Iranian woman’s body dumped in Venice canal

The body of an Iranian woman has been found in a Venice canal after it was allegedly taken to the city in a suitcase following her murder in Milan, Italian media reported on Monday.

Iranian woman's body dumped in Venice canal
Mahfab Savoji's body was found in a Venice canal. Photo: Shearings Holidays/Flickr

Mahtab Savoji was identified by police on Monday morning, six days after the 31-year-old’s body was found in a Venice canal, Rai News reported.

She was allegedly strangled in Milan by her two flatmates, who then reportedly stripped her and put her body in a suitcase. Savoji’s killers then took her body on the train to Venice, where they dumped her in the water before taking a €500 taxi back to Milan, Rai News said.

While reports on Monday morning described Savoji’s flatmates as Iranian, they have since been identified as Indian. Rajeshwar Singh, 29, and his 30-year-old girlfriend Gagandeep Kaur, both worked in Milan hotels and have been arrested and charged with the murder.

Savoji moved to Milan two years ago to take a course in costume design at the Brera Academy, Rai News said.

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Italy’s president calls for ‘full truth’ on anniversary of Bologna bombing

President Sergio Mattarella said on Tuesday it was the state's duty to shed more light on the 1980 bombing of Bologna's train station, on the 42nd anniversary of the attack that killed 85 people and injured 200.

Italy's president calls for 'full truth' on anniversary of Bologna bombing

On August 2nd 1980, a bomb exploded in the railway station’s waiting room, causing devastation on an unprecedented scale.

Five members of terrorist groups were later convicted in relation to the bombing, the worst episode in Italy’s ‘Years of Lead’ period of political violence in the 1970s and 80s.

Most recently, in 2020, a former member of the far-right Armed Revolutionary Nucleus (NAR) was sentenced to life imprisonment for providing logistical support to those who carried out the attack.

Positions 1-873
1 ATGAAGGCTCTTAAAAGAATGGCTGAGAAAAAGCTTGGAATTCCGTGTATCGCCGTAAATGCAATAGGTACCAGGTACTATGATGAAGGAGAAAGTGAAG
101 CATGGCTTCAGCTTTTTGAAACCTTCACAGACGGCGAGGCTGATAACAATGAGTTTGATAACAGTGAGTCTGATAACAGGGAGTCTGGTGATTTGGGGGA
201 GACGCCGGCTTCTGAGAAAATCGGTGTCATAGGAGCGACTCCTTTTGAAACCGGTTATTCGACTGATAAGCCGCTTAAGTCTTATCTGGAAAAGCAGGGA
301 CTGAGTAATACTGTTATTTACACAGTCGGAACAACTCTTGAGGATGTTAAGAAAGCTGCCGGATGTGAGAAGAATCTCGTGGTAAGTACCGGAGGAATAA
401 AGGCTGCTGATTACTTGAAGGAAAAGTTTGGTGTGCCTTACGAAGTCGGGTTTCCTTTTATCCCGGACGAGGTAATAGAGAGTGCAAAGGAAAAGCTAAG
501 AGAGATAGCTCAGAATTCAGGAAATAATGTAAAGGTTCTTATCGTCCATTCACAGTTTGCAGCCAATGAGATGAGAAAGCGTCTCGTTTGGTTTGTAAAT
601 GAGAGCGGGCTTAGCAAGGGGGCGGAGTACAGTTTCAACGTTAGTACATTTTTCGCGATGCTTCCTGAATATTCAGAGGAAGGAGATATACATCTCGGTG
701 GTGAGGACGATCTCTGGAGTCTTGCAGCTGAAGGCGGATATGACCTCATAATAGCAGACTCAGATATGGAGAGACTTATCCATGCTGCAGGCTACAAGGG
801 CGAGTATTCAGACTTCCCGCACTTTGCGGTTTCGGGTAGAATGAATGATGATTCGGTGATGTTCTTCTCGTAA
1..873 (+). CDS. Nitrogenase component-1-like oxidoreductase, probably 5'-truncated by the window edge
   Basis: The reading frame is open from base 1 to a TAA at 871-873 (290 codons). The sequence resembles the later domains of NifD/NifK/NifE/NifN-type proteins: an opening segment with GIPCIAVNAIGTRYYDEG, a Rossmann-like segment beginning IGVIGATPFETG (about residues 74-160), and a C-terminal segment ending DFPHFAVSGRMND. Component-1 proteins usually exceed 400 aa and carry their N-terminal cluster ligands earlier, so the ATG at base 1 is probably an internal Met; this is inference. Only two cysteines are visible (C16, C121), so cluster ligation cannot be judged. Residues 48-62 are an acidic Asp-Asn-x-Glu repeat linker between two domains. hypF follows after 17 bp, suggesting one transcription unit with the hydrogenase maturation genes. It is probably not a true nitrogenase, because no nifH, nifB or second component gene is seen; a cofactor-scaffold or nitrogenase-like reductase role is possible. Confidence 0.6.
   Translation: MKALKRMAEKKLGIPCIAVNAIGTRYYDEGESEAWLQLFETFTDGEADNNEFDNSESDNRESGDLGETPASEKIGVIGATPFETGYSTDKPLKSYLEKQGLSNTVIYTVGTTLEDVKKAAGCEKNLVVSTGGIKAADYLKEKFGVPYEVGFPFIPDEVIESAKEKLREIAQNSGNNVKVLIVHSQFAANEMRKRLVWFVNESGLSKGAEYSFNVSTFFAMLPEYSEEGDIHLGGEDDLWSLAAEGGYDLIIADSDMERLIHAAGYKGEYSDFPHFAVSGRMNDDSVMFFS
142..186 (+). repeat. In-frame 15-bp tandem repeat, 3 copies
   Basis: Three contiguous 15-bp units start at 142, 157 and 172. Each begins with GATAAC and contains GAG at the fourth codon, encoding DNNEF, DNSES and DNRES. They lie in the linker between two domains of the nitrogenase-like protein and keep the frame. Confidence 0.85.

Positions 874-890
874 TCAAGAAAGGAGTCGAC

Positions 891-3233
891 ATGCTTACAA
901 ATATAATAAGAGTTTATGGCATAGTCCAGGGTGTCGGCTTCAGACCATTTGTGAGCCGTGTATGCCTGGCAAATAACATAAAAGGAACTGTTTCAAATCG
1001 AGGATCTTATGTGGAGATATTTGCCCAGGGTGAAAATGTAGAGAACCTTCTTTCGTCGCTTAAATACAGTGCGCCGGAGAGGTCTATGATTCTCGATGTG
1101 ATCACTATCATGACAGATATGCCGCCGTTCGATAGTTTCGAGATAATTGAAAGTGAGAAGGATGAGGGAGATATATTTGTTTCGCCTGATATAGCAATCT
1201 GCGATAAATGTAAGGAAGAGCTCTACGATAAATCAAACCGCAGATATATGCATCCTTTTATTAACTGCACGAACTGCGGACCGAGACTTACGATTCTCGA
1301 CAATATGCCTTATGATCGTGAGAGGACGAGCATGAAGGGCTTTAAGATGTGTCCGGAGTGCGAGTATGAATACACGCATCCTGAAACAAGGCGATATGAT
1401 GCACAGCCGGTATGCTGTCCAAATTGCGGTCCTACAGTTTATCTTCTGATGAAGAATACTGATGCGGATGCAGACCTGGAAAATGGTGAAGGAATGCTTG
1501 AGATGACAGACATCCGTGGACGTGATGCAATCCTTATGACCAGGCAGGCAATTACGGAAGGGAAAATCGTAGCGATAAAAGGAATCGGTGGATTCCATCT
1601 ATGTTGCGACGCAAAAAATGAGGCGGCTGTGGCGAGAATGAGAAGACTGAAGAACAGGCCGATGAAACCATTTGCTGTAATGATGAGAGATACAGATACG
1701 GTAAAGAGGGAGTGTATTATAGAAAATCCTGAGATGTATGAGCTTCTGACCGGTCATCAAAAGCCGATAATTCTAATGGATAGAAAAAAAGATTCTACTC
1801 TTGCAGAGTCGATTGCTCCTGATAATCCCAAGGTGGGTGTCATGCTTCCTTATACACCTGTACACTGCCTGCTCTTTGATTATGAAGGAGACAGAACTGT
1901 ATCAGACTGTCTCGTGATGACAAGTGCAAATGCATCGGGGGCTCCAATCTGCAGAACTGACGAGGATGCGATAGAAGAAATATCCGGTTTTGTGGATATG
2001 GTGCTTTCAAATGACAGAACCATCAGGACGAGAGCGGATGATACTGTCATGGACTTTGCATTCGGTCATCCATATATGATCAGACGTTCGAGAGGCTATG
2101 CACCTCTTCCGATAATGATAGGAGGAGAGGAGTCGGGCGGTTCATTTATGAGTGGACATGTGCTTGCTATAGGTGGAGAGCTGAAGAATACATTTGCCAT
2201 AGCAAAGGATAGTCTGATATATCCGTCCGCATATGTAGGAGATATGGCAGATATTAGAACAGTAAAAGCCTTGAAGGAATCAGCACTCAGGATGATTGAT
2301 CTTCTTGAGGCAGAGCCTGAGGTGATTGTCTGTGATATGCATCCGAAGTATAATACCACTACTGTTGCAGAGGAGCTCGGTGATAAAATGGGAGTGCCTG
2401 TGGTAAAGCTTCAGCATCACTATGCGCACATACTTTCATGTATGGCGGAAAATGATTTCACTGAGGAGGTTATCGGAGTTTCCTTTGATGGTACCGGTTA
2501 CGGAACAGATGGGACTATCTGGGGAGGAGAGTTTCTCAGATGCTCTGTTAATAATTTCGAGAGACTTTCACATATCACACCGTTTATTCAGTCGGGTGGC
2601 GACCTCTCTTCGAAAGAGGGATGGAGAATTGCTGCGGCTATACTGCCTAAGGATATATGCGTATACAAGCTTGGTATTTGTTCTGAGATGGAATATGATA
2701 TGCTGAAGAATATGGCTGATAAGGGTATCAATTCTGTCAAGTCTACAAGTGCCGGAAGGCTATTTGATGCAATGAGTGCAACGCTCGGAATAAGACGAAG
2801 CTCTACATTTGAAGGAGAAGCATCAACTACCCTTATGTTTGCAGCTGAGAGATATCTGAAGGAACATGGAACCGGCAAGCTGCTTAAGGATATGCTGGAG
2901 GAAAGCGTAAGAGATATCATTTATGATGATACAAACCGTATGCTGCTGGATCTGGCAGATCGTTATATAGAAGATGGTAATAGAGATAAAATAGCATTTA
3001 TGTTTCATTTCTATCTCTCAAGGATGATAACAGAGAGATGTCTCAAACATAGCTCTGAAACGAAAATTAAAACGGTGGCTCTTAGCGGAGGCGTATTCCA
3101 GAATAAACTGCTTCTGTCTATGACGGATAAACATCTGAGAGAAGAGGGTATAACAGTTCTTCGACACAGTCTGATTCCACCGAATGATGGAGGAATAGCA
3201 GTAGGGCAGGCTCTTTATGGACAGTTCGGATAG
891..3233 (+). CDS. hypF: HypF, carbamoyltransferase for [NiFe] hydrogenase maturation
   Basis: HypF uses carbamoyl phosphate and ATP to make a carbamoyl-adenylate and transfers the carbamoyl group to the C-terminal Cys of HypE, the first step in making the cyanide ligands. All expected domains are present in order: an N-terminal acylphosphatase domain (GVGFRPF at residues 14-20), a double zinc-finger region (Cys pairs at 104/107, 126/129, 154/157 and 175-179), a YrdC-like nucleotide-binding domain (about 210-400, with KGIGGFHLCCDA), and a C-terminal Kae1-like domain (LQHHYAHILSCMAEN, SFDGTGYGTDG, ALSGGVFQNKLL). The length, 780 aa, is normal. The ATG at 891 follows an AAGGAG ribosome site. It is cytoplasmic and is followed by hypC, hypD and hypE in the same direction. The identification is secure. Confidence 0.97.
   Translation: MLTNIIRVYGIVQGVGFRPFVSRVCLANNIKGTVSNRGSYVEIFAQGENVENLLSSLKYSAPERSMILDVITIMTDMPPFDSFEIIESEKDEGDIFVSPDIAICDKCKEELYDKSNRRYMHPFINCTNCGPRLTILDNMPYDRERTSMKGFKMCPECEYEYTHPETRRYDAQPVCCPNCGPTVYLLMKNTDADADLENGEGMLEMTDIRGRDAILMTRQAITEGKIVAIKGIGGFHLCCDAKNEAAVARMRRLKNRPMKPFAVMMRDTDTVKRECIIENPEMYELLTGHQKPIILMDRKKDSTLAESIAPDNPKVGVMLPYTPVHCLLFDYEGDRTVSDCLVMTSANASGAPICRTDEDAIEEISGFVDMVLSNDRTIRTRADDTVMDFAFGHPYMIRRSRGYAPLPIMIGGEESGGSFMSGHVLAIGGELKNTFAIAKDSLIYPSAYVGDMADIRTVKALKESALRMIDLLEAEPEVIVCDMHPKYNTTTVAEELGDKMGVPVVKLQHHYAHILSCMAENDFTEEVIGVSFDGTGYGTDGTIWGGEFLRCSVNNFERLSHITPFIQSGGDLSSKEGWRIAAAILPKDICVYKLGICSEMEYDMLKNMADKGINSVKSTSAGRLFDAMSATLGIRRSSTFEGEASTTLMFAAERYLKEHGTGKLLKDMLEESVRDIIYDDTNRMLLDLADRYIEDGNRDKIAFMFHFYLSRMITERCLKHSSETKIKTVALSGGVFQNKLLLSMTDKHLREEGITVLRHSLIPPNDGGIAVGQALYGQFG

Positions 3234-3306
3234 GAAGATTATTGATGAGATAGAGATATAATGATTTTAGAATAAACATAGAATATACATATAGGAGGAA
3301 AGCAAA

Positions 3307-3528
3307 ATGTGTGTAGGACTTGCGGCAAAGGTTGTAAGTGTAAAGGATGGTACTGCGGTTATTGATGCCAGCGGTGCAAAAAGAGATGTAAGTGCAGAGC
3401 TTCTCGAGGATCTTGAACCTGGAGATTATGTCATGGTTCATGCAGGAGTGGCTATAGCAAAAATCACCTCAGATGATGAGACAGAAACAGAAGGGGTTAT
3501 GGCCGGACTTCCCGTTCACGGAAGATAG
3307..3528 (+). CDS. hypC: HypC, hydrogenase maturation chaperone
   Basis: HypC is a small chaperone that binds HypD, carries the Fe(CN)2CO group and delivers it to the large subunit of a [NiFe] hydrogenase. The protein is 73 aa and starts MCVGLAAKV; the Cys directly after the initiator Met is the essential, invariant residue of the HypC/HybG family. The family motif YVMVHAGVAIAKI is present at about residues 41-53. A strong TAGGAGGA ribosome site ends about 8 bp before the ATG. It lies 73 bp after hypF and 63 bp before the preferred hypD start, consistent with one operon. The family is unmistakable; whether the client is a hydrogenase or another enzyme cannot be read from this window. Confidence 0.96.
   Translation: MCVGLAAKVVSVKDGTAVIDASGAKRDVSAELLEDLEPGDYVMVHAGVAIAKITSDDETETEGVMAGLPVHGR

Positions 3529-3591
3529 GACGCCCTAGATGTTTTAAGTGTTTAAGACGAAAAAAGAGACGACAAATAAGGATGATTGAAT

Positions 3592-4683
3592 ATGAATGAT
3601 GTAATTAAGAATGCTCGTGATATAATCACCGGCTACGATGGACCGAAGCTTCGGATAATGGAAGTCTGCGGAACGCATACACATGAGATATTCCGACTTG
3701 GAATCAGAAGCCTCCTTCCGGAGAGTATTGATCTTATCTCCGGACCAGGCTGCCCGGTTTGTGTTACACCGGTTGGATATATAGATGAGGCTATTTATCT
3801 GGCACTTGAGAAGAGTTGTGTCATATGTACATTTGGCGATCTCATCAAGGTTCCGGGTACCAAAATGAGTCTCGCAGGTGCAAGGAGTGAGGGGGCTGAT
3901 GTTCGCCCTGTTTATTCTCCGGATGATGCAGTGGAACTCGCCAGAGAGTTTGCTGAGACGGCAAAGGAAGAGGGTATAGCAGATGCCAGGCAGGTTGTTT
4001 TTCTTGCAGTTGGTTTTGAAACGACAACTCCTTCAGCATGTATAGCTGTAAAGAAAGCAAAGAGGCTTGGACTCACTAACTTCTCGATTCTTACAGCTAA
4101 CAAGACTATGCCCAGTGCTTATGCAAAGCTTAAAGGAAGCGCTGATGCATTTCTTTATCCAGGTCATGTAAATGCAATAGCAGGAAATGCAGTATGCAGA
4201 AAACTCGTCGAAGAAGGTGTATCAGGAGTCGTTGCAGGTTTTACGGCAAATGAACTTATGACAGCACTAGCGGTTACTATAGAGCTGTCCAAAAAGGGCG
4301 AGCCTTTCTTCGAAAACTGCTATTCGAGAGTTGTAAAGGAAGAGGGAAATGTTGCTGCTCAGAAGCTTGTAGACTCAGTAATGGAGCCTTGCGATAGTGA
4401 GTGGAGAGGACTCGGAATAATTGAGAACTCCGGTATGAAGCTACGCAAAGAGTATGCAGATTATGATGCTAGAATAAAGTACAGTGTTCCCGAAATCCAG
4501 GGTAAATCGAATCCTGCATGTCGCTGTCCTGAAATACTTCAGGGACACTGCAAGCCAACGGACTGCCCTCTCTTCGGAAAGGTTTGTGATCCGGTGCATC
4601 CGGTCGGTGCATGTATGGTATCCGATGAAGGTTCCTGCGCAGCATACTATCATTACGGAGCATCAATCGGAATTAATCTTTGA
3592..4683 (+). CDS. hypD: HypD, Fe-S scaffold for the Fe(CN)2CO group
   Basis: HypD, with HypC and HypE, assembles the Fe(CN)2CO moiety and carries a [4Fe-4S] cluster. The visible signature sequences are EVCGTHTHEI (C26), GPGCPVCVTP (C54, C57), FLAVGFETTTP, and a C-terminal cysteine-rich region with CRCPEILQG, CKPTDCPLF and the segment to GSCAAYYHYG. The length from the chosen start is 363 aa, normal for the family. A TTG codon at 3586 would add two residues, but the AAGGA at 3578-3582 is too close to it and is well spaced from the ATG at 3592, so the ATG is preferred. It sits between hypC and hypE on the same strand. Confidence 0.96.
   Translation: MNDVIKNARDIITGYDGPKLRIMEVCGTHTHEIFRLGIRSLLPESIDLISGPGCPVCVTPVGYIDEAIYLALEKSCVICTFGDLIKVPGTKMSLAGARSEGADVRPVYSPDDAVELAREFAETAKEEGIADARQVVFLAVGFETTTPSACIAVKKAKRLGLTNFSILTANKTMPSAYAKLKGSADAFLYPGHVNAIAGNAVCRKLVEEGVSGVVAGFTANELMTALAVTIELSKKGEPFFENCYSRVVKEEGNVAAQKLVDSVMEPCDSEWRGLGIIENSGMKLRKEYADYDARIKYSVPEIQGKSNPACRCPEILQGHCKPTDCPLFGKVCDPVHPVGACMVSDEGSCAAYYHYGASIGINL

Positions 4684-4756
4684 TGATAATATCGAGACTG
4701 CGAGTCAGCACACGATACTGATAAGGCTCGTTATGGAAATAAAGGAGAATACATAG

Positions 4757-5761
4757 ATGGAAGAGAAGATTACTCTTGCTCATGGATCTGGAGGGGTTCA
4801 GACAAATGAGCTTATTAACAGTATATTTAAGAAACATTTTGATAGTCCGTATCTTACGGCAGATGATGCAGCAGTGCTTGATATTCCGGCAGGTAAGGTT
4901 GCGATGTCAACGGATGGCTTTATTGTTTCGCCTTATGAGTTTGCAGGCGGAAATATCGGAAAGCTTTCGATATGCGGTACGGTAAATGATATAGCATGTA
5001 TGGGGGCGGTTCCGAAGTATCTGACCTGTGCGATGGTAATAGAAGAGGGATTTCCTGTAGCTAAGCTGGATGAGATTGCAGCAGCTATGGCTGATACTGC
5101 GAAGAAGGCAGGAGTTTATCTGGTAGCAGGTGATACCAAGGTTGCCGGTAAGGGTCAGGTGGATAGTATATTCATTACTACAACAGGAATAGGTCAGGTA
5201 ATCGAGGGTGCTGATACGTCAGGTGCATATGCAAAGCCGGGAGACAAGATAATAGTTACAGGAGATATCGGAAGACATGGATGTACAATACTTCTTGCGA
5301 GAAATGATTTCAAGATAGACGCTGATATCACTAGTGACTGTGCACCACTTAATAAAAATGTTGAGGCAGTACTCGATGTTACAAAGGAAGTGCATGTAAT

But suspicions remain of cover-ups and the involvement of “deviant elements” within the nation’s security services, reported Italian news agency Ansa.

READ ALSO: Bologna massacre: 40 years on, questions remain over Italy’s deadliest postwar terror attack

“The bomb that killed people who happened to be at the station on that morning 42 years ago still reverberates with violence in the depths of the country’s conscience,” Mattarella said in a speech marking the anniversary on Tuesday.

“It was the act of cowardly men of unequalled inhumanity, one of the most terrible of the history of the Italian Republic.

A train compartment at Bologna station pictured following the 1980 bombing attributed to the neo-fascist terrorist organization Nuclei Armati Rivoluzionari.

“It was a terrorist attack that sought to destabilise democratic institutions and sow fear, hitting ordinary citizens going about their everyday tasks.

“On the day of the anniversary our thoughts go, above all, to the relatives forced to suffer the greatest pain.

“The neo-fascist nature of the massacre has been established in court and further steps have been made to unveil the cover-ups and those who ordered the attack in order to comply with the Republic’s duty to seek the full truth”.

The bombing remains Western Europe’s fourth deadliest postwar terror attack, and one of the most devastating in Italy’s history.